WASHINGTON — Many Jews — especially the 80 percent who voted this week to return Bill Clinton to the White House — are wondering just how he will govern.
Will he return as the centrist Clinton who signed welfare reform that ended the federal guarantee of benefits for poor Americans or will he come back as the liberal Clinton who fought to a near-political death for health-care reform?
No matter which Clinton emerges, he and the Republican Congress will have to deal with issues that strike the very core of American Jewish life.
The White House and Congress have promised to save Medicare and Medicaid from going broke; Jewish social service agencies depend heavily on those entitlement funds, taking in more than $2 billion last year alone.
Clinton and GOP leaders have pledged to enact campaign finance reform; Jews gave more than $25 million to fund this year's election, sparking concerns of diminished influence under a changed system.
The president and Democratic leaders have vowed to revisit welfare reform. Jewish charities fear that the recently enacted welfare legislation will force them to step in to fill the void for the needy who have been kicked off the rolls.
How will Clinton approach these issues? Most Jewish political pundits think the centrist Clinton is here to stay.
"He is going to have to govern from the center," said Ira Forman, executive director of the National Jewish Democratic Council. "He, like all other presidents, is going to want to make history. That means governing to get things done."
The larger questions loom over the direction of Congress, where on some issues, such as welfare and immigration reform, the Jewish community appears ready to cooperate.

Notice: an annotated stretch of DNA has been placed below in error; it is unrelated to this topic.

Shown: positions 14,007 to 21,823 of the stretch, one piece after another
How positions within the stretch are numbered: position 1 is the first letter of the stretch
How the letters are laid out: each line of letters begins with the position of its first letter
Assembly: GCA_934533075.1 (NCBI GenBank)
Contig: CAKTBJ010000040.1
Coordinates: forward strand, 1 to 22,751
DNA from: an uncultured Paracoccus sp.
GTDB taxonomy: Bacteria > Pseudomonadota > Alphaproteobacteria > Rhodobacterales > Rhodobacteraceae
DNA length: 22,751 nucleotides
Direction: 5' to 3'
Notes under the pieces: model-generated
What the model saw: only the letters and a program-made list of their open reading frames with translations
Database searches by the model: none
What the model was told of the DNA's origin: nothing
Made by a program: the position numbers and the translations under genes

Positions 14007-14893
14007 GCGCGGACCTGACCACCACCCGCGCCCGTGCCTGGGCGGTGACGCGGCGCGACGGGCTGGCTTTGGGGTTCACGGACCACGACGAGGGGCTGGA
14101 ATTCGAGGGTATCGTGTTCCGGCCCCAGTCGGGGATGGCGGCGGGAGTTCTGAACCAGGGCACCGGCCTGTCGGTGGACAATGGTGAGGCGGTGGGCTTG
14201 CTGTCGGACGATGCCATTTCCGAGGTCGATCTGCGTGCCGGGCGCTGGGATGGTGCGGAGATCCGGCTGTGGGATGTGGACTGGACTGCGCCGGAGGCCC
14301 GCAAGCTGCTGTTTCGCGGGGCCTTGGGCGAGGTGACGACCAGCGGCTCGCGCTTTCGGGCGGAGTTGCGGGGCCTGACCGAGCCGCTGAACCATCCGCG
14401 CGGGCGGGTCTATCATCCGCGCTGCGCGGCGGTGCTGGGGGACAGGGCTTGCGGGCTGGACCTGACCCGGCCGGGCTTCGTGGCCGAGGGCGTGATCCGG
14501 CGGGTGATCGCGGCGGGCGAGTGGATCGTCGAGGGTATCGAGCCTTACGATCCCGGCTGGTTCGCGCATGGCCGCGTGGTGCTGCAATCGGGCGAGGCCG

On other issues, however, such as school prayer, a balanced budget amendment and the foreign aid program, Jews are preparing to dig in their heels.
Clinton moved to the political center after the 1994 Democratic election debacle that gave the Republicans control of Congress, a position they cemented in Tuesday's election.
But in so doing, the president drew the wrath of many of his loudest supporters in the Jewish community and faced off against many Jewish activists who remain bitter that he signed welfare reform legislation.
"The compromises that he's made on the economic and social justice issues are going to result in real hardships and an increased burden on the Jewish community to fill the tears in the safety net," said Rabbi David Saperstein, director of the Religious Action Center of Reform Judaism.
However, evidence of Jewish community anger toward Clinton's move to the right was not apparent in early exit polls.
Television networks that share nationwide exit polling from the Voter News Service reported that Clinton received 80 percent of the Jewish vote. His Republican opponent, Bob Dole, received 16 percent and Ross Perot received about 3 percent.
The American Jewish Congress, which conducted its own exit polls, found that 83 percent of the Jewish vote went to Clinton, compared with 13 percent for Dole and 2 percent each to Perot and Green Party candidate Ralph Nader.
The level of support for Clinton roughly matches his showing in the 1992 election, reaffirming a long-standing pattern that American Jews vote overwhelmingly — and disproportionately — Democratic.
When voters swept Republican majorities into the House and Senate two years ago, the political upheaval turned Jewish Washington on its head.